On the internet, there’s no such thing as guaranteed security. But using a good password manager is an important step in becoming a hard target.
Some of the best password managers cost only $10/month or less and sync with all your devices including Android and iOS phones.
The Best Password Managers
Password managers do more than just store passwords; they also suggest random and long passwords, which tend to be far more secure. All you have to do is remember one password and the password manager does the rest.
Let’s take a look at the top password managers, including price points and popular features you should consider. (Or skip ahead to our table of password managers and compatibility with operating systems.)
- Available for Windows, Mac, iOS, Android, Linux
- $0 (single user) – $4.00 per month for up to 6 users
Last past eliminates the need to remember passwords by storing all your passwords in one location.
Features include access on all devices, a password generation, multi-factor authentication, and up to 1GB of encrypted file storage.
This tool is straightforward to use, even for the less tech-savvy. They also offer a business plan, which allows businesses to manage employee access easily.
- Available for iOS, Windows. Linux (with web browser extension)
- $0 (up to 50 passwords) – $10.00 with added security features
This is a password manager and overall online security tool all in one.
They do offer a free password manager only tool, but the paid plans include additional features such as access to a secure VPN, credit monitoring, identity theft insurance, security breach monitoring, and secure document storage.
Business plans for teams are also available.
- Available for Mac, iOs, Windows, Android, Linux
- $2.99 – $7.99 (per user for business account)
1Password’s the plans allow you to choose what you need. Their base plan is a just $2.99 a month and includes unlimited password storage, 1GB documents storage, and two-factor authentication.
Higher plans offer credit card storage, the ability to manage who can see which passwords, and more.
Business accounts include advanced features such as free family accounts for team members, activity log tracking, custom roles, and usage reports.
- Available for Mac, iOS, Windows, Android, Linux, and Chrome OS
- $0 – $2.99
This is a simple, intuitive tool for keeping all your passwords safe and secure. Features include the ability to share access, store credit cards, encrypted file storage, two-factor authentication, and the ability to connect unlimited devices in higher plans.
It is very affordable; they even offer a free family plan.
- Works on: Chrome, Firefox, and Android
- $0.00 (not for the less tech-savvy, though)
This open-source password manager is a little different. It requires no syncing, which means you need one password to manage everything, always.
It does this by computing passwords, rather than storing them.
None of your passwords are stored in a database. There are no fancy features, but this tool is free and open source.
- Available for iOS, Mac, Android, Windows
- $2.50 to $4.99 (Business and enterprise costs are per user)
If you need a bit more than a password manager, this might be the right tool for you. They offer five different plans, from student all the way up to enterprise, with a wide range of features.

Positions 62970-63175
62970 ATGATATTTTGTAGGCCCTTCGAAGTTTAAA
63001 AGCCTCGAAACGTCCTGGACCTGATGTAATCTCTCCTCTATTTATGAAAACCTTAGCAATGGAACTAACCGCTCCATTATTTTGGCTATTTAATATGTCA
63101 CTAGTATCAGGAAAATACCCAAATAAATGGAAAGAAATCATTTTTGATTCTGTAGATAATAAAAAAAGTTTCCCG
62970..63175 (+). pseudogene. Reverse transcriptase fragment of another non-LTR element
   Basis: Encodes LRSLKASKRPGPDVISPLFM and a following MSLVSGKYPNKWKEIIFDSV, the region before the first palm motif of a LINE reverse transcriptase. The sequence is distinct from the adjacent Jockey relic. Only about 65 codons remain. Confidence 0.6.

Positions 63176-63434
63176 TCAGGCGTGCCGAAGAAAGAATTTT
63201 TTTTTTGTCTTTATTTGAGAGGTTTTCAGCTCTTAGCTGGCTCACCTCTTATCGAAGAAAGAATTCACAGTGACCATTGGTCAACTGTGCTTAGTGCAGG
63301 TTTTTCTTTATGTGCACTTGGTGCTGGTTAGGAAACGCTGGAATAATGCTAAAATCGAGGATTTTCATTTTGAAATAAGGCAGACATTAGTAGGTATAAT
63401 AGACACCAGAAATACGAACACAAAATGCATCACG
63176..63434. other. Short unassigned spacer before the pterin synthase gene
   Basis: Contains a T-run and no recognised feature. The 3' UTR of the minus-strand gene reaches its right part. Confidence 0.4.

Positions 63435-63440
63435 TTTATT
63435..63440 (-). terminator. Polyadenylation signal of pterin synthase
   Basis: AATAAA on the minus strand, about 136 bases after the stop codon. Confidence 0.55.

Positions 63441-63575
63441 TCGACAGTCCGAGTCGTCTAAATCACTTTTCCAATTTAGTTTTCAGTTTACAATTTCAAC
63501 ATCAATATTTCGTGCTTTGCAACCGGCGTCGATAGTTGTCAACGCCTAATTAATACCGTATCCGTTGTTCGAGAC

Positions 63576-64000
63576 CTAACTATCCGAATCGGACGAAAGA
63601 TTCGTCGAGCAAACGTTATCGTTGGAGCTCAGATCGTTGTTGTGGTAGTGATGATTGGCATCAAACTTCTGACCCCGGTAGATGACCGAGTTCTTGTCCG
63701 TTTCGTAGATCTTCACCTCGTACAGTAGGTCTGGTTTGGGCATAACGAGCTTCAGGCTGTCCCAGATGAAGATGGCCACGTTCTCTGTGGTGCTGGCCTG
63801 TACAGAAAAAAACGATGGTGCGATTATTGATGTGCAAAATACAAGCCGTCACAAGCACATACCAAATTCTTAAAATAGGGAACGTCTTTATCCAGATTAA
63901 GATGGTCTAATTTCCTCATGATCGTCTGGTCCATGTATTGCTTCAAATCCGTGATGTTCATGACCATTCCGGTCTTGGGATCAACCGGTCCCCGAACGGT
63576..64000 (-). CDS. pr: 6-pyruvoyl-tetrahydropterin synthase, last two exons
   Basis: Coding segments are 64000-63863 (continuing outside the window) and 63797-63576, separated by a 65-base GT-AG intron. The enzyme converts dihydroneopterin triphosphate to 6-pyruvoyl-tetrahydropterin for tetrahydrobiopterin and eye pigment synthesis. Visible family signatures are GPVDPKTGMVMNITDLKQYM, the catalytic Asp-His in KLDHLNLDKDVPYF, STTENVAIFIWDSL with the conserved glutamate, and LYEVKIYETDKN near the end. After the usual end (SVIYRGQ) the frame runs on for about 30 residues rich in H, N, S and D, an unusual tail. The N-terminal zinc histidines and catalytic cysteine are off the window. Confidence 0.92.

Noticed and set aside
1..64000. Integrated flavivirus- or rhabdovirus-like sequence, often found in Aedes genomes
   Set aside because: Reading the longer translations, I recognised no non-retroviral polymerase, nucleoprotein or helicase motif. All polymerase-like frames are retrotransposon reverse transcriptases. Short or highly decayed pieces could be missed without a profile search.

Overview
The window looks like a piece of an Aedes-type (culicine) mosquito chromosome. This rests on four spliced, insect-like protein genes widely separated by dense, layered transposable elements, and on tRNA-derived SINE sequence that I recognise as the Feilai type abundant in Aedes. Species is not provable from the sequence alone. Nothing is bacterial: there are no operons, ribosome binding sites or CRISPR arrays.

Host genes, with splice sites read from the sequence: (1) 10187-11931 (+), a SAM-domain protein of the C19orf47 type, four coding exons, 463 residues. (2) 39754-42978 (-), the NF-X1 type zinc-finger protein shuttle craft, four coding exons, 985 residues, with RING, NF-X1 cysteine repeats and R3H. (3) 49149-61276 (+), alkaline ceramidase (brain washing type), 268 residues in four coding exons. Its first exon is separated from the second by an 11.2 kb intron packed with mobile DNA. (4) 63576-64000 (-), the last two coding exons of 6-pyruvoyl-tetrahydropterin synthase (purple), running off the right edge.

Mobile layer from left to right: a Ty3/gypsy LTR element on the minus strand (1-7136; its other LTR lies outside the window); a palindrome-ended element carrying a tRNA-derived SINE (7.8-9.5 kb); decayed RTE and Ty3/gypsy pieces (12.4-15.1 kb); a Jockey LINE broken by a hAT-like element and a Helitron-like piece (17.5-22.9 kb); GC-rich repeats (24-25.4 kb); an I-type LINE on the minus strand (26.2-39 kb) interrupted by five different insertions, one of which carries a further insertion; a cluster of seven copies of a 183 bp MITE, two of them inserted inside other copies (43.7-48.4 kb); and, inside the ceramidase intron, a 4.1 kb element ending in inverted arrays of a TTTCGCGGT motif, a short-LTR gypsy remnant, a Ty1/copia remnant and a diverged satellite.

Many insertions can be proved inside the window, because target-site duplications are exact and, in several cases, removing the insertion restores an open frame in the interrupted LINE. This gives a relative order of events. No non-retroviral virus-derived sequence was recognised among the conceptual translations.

The personal plan includes a password manager, private messenger, breach monitoring, and secure file storage.
The enterprise plan includes team management, developer API, Active Directory and LDAP sync, advanced two-factor authentication, and more.
- Available for Windows, Mac, iOS, Android, Linux
- $0.00 (up to 20 items)- $11.99 (one time purchase)
Easy management for passwords, credit cards, social security number, and any other sensitive data you want to keep safe.
Features include 256-bit AES encryption, cross-platform usage, password generator, and the ability to segregate data. For example, you can keep work and home passwords in separate vaults.
What stands out about EnPass is that the app is a one time purchase, not a subscription fee. So you pay once, and it’s yours forever.
- Available for Windows, Mac, and mobile devices
- $17.90 for one year license (save more with longer plans)
An easy-to-use a password manager that syncs across devices, including your desktop and mobile devices.
Features include one-click login, password capture while you browse, offline access, and a powerful search feature.
They also make it easy to import or export passwords from other managers so you can get it all set up in minutes.
- Available for Windows, macOS, Linux, and web browsers
- $0.00 – $5.00 per user for businesses
BitWarden is an affordable password manager and password generator that takes security very seriously. All data is sealed with end-to-end AES-256 bit encryption.
The tool can be accessed via the native desktop app, web browser, or command line.
The family plan is $1 a month and includes up to five users, unlimited collections, vault health reports, 1 GB encrypted file storage, and the option to self-host.
Advanced enterprise plans include priority tech support, API access, audit logs, on-premise hosting, and directory sync.
- Available for Windows, macOS, Android, and iOS
- $0.00 – $29.99 a year (or $199.99 for lifetime)
This manager donates a portion of every paid plan to save manatees.
Features include automatic form and account login, strong password generation, credit card storage, secure note storage, and even works on USB devices and memory cards.
Paid plans come with priority support, the ability to share passwords, and cloud back up.
- Available for Windows, macOS, iOS, Android (including Apple watch)
- $0.00 – $1.00 per month ($7 per user/per month for Enterprise)
You might know Zoho as a CRM or mail app, but they also offer a powerful password manager.
Features include password storage, secure password generation, the ability to organize passwords, password sharing, one-click login, role assignment, data back up, and AES-256 encryption.
- Available for Windows, iOS, Apple, and Android
- $2.00 – $8.00 per month/per user
Aimed at businesses, this tool is used by Airbus and Virgin Hyperloop One.
It can be used by employees, customers, or to secure applications such as Peoplesoft or Salesforce. Features include single-click sign-on, multi-factor authentication, user provisioning, device trust, user management tools, and access to the API and other tools.